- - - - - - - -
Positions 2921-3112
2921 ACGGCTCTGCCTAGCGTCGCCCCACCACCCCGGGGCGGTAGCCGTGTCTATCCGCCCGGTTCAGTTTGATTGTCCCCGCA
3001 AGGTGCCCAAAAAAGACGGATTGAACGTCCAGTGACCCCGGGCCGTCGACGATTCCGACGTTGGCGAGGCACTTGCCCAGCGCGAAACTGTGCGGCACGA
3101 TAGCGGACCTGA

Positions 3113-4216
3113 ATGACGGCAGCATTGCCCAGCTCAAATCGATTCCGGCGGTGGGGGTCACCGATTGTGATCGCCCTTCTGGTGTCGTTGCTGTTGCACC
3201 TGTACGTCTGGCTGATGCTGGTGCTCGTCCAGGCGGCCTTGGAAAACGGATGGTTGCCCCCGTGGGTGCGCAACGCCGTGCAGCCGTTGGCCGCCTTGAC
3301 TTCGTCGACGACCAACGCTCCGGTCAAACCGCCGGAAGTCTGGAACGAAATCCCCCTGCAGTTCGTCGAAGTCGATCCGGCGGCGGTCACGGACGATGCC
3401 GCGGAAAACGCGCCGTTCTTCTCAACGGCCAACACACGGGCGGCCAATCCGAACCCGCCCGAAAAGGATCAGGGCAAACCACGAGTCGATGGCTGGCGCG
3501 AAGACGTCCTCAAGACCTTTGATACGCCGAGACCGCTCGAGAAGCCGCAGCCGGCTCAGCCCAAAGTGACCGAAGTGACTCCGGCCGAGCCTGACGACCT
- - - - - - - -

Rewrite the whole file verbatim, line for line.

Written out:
Positions 2921-3112
2921 ACGGCTCTGCCTAGCGTCGCCCCACCACCCCGGGGCGGTAGCCGTGTCTATCCGCCCGGTTCAGTTTGATTGTCCCCGCA
3001 AGGTGCCCAAAAAAGACGGATTGAACGTCCAGTGACCCCGGGCCGTCGACGATTCCGACGTTGGCGAGGCACTTGCCCAGCGCGAAACTGTGCGGCACGA
3101 TAGCGGACCTGA

Positions 3113-4216
3113 ATGACGGCAGCATTGCCCAGCTCAAATCGATTCCGGCGGTGGGGGTCACCGATTGTGATCGCCCTTCTGGTGTCGTTGCTGTTGCACC
3201 TGTACGTCTGGCTGATGCTGGTGCTCGTCCAGGCGGCCTTGGAAAACGGATGGTTGCCCCCGTGGGTGCGCAACGCCGTGCAGCCGTTGGCCGCCTTGAC
3301 TTCGTCGACGACCAACGCTCCGGTCAAACCGCCGGAAGTCTGGAACGAAATCCCCCTGCAGTTCGTCGAAGTCGATCCGGCGGCGGTCACGGACGATGCC
3401 GCGGAAAACGCGCCGTTCTTCTCAACGGCCAACACACGGGCGGCCAATCCGAACCCGCCCGAAAAGGATCAGGGCAAACCACGAGTCGATGGCTGGCGCG
3501 AAGACGTCCTCAAGACCTTTGATACGCCGAGACCGCTCGAGAAGCCGCAGCCGGCTCAGCCCAAAGTGACCGAAGTGACTCCGGCCGAGCCTGACGACCT